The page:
As a manager, you act as a mentor, coach, and leader to your team. But that doesn’t mean there should be a level of separation between you and your employees. Quite the opposite—you should be connecting with employees and your team should feel like you’re one of them.
Having a positive relationship with their manager is important to employees. According to Gallup’s 2017 State of the American Workplace Report, “manager or management” is one of the 6 most common reasons that employees cite for voluntarily leaving a job. Connecting with your employees improves their engagement and helps them to succeed, but it can also help you to excel in your role.
By developing your Emotional Intelligence (EQ), you can work on bridging the gap between yourself and your employees. All five domains of EQ (listed below) contribute to your leadership abilities, including how you connect with your employees.
This post will focus on helping you understand Self-Regulation and how it affects your relationships with employees—and give you some tips on improving both.
In This Article You’ll Learn…
How Connecting With Your Employees Increases Their Engagement
There are a number of benefits to connecting with employees, and a big one is increasing their engagement. Forming relationships and developing connections with the people they work with, especially their leader, makes them more motivated at work.
Ultimately, forming manager-employee connections is about breaking down barriers and hierarchy. Showing your employees that you’re on their team helps you to build mutual trust and respect with them.
That two-way trust and respect makes it easier for you to facilitate open and honest communication and conflict resolution on your team. It also helps your employees feel empowered to take risks, and less afraid of failure. All of these factors make your employees feel valued, and that will make for a healthier and more engaged team.
So how do you connect with your employees? We have some ideas…
3 Tips on Building Relationships With Your Employees
Starting out on the right foot and forming a connection with your employees from the outset is important. You want to establish yourself as an equal and show a genuine interest in getting to know each of your employees as individuals. These tips can help you start your employee relationships on the right foot.
Meet With Your Team
If you’re new to the team, explain your leadership style, your background, and your personal interests to give them a holistic introduction to who you are and how you see yourself fitting in.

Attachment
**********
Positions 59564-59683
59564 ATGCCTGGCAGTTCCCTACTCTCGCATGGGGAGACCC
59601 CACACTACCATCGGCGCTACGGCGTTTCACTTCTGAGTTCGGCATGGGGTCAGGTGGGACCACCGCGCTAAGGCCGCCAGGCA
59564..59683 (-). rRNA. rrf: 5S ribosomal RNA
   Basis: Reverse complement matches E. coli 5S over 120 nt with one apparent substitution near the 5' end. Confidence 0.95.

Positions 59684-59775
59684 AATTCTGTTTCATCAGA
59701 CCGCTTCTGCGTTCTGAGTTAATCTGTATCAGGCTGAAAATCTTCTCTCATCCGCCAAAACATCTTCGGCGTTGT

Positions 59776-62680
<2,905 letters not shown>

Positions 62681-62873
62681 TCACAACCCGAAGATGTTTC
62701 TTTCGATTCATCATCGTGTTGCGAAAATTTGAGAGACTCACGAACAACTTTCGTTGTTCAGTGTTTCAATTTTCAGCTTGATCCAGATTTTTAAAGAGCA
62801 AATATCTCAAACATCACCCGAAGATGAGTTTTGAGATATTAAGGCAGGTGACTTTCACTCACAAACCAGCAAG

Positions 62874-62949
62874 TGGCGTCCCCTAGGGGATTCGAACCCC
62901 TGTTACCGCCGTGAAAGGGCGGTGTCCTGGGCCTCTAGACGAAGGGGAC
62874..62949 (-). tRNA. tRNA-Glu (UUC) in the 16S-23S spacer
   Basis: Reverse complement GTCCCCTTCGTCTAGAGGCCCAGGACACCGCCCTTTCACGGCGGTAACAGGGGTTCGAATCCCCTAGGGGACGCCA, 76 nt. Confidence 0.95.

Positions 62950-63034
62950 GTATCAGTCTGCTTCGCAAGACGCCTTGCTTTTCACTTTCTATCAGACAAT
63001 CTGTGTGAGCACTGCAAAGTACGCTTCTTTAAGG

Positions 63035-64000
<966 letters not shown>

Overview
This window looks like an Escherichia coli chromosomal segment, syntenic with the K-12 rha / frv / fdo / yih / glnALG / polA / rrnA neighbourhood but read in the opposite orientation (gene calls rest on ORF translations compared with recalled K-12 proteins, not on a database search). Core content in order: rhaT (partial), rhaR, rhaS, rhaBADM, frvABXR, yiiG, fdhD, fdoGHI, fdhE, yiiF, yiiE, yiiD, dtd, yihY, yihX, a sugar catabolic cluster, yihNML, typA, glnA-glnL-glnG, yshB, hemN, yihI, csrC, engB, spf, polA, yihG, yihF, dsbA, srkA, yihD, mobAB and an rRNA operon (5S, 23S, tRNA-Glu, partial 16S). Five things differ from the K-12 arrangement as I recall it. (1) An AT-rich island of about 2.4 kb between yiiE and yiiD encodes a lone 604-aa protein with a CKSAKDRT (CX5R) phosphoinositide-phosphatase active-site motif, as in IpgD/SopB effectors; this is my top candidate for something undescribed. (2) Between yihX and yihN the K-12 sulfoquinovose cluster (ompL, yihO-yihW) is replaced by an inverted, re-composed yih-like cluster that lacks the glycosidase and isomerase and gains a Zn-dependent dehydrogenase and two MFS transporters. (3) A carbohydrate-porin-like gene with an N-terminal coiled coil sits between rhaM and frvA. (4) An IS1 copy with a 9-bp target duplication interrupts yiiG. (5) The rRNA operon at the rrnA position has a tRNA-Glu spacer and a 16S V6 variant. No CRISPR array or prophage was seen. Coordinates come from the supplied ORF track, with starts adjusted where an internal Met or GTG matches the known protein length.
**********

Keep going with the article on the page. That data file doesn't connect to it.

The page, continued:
Meet With Your Employees Individually
Ask about what they’re looking for in a leader and coach, but also about their background and personal interests to get a more well-rounded idea of who they are. If you’re meeting with a new employee, take this as an opportunity to talk about yourself and your leadership style, too.
Break The Ice
Do icebreaker games as a quick and fun way for everyone to get to know each other and get a better sense of people’s personalities. You can do this when starting out with a new team or bringing someone new on board.
6 Tips on Maintaining Connections With Your Employees
Once you lay the groundwork for solid relationships to blossom, you also have to work to maintain those connections over time. You want to show your employees that you’re in it for the long haul. These tactics can be implemented in your day-to-day to nurture your employee relationships in the long-term.
Build Personal Connections Between Your Employees
Encourage your team to get to know each other personally. The more comfortable everyone is with each other, including you, the more you’ll all have a trusting connection as a team. Schedule team lunches and social events outside of work.
Build Professional Connections Between Your Employees
Have different team members work with each other for training and onboarding to develop everyone’s technical skills and increase innovation and team dynamics.
Keep Things Fun
Occasionally schedule time during the workday to interact as a team outside of the workplace environment. Go out for a group lunch or head to a park for the afternoon. The change in environment will help everyone open up and connect more authentically.
Transparency with decisions, changes, and outcomes is key to maintaining trust and respect between you and your employees. Be as open and honest with your team as you can, with the good and the bad, the big and the small. Encourage your employees to come to you with feedback, questions, and concerns.
Check In & Catch Up
During regularly scheduled one-on-one’s, or just in your day-to-day, take 10 minutes to catch up informally with your employees. Ask about their weekend or any good books they’ve read or TV shows they’ve watched lately to check in on a more personal level.